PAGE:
Agencies face ‘once-in-a-lifetime opportunity’ to sell real estate they don’t need. Will it happen?

A six-year experiment meant to help the federal government quickly sell or dispose of its underutilized real estate is running out of time.

This is Part 1 of Federal News Network’s special report looking at agency efforts to shrink the federal real estate footprint.  Click here for Part 2. 

A six-year experiment meant to help the federal government quickly sell or dispose of its underutilized real estate is running out of time.

Congress created the Public Buildings Reform Board as a small, independent agency under the 2016 Federal Assets Sale and Transfer Act (FASTA), to help the federal government’s landlord, the General Services Administration, identify federal buildings and properties that agencies no longer need, and to sell or repurpose them.

In fiscal 2022, the 24 largest federal agencies owned nearly a quarter million buildings, covering more than 2.4 billion square feet, according to the latest GSA data. That portfolio of owned buildings accounts for more than $16 billion in annual costs.

The federal footprint of owned buildings has steadily decreased over the past decade. But the Government Accountability Office says agencies holding onto excess and underutilized office space is one of the main reasons it’s kept federal real property management on its High-Risk List since 2003.

The PBRB got started in 2019. In those early days, its backers compared the scope of the board’s work to the controversial Base Realignment and Closure (BRAC) that shook up the Defense Department’s footprint of military bases across the country.

Members of the board, so far, have given the Office of Management and Budget three rounds of recommendations. Along the way, OMB blocked the board-recommended sale of a National Archives and Records Administration facility in Seattle, after tribal governments sued the Biden administration over the site’s disposal.

The board also lost, and then regained a quorum in 2022.

Meanwhile, the COVID-19 pandemic created uncertainty over what space agencies still deemed underutilized. It also kicked off an ongoing conversation about the future workforce for federal employees, and changed expectations of how often a telework-adept workforce needs to be in the office.

Under the FASTA, the board will disband in May 2025. But current and former federal real estate experts say the board’s work has grown exponentially, and in unimaginable ways from when lawmakers first passed the legislation.

Those experts — while mixed on the PBRB’s results to date — say the federal government faces a once-in-a-generation opportunity to shed underutilized property, after the pandemic gave the federal workforce greater flexibility to telework. Now they’re pushing Congress to reauthorize the PBRB, and to expand its authorities to take on this work.

A ‘once-in-a-lifetime opportunity’

PBRB members, at their last public meeting last September, gave measured praise to their work to date, but also expressed frustration with the hurdles they’ve encountered to get this far, and the challenges that remain.

Among their challenges, board members say agencies aren’t forthcoming with providing data on underutilized or excess property, and that GSA’s real estate data, as captured in the Federal Real Property Profile, gives an incomplete picture of what space is actually underutilized.

“Just because it’s underutilized in the database doesn’t mean it’s ready for repurposing,” Paul Walden, the board’s executive director, said in an interview.

Meanwhile, OMB rejected a whole slate of recommendations from the PBRB in January 2022, on the grounds that it was “unable to conclude that the risks to the government posed by the disposition of the proposed properties are acceptable to the taxpayer.”

Members of the board, so far, have given OMB two rounds of recommendations. Its third, and final round of recommendations, is due December 2024.

Board member Talmage Hocker, founder of a private real estate firm in Lexington, Kentucky, said at the PBRB’s Sept. 28, 2023 meeting that that agency, since the COVID-19 pandemic,  faces an “extraordinary, once-in-a-lifetime opportunity for the federal government to right-size its portfolio.”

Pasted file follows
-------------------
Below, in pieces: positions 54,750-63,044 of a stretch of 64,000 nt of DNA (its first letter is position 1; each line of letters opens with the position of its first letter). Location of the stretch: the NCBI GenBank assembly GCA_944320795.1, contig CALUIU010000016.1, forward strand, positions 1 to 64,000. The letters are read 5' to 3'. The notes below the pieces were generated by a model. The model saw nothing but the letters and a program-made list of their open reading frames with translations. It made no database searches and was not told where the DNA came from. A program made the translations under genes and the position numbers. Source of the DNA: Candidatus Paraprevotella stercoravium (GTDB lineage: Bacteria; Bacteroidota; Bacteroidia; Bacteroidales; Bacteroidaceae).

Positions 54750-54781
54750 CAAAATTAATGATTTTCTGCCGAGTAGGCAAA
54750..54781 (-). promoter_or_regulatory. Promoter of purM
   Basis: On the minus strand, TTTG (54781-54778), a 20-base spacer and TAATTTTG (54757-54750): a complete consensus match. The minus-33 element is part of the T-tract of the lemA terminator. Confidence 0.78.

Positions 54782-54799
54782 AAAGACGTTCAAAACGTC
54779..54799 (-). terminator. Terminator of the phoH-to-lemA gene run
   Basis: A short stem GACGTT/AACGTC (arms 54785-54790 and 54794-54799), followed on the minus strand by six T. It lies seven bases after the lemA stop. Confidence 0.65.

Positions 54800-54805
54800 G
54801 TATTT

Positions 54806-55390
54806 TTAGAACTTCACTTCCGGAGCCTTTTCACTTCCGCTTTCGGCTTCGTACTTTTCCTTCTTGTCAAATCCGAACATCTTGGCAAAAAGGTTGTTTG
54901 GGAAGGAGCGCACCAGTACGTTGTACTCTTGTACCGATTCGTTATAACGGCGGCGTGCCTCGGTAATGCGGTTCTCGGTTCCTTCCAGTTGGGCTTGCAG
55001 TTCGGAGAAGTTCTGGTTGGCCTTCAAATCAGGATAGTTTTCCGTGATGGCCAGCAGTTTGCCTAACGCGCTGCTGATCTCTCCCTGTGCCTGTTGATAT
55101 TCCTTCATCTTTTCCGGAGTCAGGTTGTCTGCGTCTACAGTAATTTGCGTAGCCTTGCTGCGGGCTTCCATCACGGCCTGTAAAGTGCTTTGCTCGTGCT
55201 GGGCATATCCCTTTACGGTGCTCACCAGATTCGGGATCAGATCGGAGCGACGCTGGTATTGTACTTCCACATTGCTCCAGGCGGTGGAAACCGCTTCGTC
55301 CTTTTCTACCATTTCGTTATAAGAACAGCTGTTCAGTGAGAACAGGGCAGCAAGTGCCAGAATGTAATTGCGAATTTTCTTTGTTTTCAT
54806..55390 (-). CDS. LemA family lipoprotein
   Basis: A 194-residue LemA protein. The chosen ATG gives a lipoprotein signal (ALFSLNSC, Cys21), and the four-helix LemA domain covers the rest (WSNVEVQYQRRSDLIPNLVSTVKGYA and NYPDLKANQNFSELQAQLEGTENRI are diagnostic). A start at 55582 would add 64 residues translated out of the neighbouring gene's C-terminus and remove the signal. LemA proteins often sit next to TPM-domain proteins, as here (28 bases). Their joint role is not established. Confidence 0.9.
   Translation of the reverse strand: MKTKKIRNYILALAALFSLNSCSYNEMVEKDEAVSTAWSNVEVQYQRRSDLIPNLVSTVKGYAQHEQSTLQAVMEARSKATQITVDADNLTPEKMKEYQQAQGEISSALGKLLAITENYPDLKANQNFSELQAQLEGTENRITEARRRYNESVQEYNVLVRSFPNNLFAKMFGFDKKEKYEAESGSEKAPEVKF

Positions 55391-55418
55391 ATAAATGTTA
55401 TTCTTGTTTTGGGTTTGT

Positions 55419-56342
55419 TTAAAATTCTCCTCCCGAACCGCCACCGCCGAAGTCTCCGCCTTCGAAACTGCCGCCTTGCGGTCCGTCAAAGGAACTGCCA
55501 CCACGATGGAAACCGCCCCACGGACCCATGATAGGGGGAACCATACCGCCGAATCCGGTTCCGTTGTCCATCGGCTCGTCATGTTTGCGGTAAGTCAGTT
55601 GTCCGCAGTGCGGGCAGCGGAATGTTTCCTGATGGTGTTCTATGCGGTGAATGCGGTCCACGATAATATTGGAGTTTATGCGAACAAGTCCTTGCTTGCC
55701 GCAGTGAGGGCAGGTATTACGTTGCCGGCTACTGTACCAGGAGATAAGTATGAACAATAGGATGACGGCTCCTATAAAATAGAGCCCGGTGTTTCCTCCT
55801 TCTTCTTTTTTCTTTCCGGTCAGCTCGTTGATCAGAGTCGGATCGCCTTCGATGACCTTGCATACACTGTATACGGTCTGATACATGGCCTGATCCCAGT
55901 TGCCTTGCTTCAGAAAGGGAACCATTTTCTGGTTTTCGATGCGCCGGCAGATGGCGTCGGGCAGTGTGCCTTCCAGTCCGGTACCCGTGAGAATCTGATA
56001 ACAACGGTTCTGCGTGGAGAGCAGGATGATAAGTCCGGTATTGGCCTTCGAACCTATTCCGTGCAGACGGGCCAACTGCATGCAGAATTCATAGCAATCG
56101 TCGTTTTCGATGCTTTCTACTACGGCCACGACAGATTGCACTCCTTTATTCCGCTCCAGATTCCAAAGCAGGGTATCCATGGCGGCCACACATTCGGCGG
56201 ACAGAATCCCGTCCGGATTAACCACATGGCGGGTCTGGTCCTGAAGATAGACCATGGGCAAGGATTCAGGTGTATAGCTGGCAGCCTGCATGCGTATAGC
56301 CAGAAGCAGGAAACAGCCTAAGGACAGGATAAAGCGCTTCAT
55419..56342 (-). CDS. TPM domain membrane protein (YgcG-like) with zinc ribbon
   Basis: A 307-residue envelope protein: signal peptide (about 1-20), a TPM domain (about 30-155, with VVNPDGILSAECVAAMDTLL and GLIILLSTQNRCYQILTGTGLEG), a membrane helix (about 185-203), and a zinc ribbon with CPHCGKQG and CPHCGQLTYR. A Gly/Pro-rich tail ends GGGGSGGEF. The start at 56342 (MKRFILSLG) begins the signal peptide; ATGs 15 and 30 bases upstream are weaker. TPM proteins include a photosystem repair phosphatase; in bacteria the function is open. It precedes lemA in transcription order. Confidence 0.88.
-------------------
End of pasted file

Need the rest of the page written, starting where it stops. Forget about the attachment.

Hocker added that, “given the low occupancy of federal property, stronger leadership is needed from OMB and GSA” to accelerate the pace of consolidation efforts.

“We have some buildings that are 10% utilized — that means 90% empty — and we can’t get people to work with us to consolidate these buildings,” he said.

The benefit of doing so, he added, will be reduced costs, better offices for federal employees and reduced utility costs across the federal government.

As of September 2023, GSA has sold 10 of 12 properties from its “high-value asset” round of recommendations, and received $194 million in proceeds. But members of the board say there are plenty more opportunities to sell excess federal real estate.

Board member David Winstead, a former commissioner of GSA’s Public Buildings Service, estimated about a 40% vacancy rate of office buildings in D.C.

“We really continue to try to seek ways in which to incentivize agencies to consider more rapid consolidation, working with GSA … and trying to create incentives to do that,” Winstead said.

Former Rep. Michael Capuano (D-N.J.), another member of the board, said it’s clear that agencies have more office than they need. He cited GSA’s own downtown D.C. headquarters as a prime example of underutilized office space.

Data from GAO shows GSA’s headquarters had an 11% utilization rate in early 2023.

“You could throw a bowling ball down the hall, and not a single person will be hit. This is not because they’re screwing off. It’s because they’re home working, in the field working. There are no people to populate the space,” Capuano said. “Those people are doing their job, they just aren’t doing it from a desk like they usually do. I don’t know if that’s going to change, but I do know it’s an incredible, immense, massive waste of taxpayer dollars, a waste of opportunity.”

While PBRB members see plenty of opportunities to right-size federal real property, members of the board fear the federal government, as a whole, isn’t moving fast enough to seize on this window of opportunity.

The $194 million in the proceeds from the high-value asset round, so far, fall far short of the board’s sales target of $500-$700 million, according to a 2021 GAO report.

PBRB expected its following round of recommendations in December 2021, once sold by GSA, would bring in about $2.5 billion in total proceeds, but OMB rejected the board’s list in its entirety.

“We have a unique opportunity to reduce the footprint of the federal government,” said board member Jeff Gural, a New York real estate developer. “We’re going to look like fools if we don’t.”

Pandemic ‘added momentum’ to right-size real estate footprint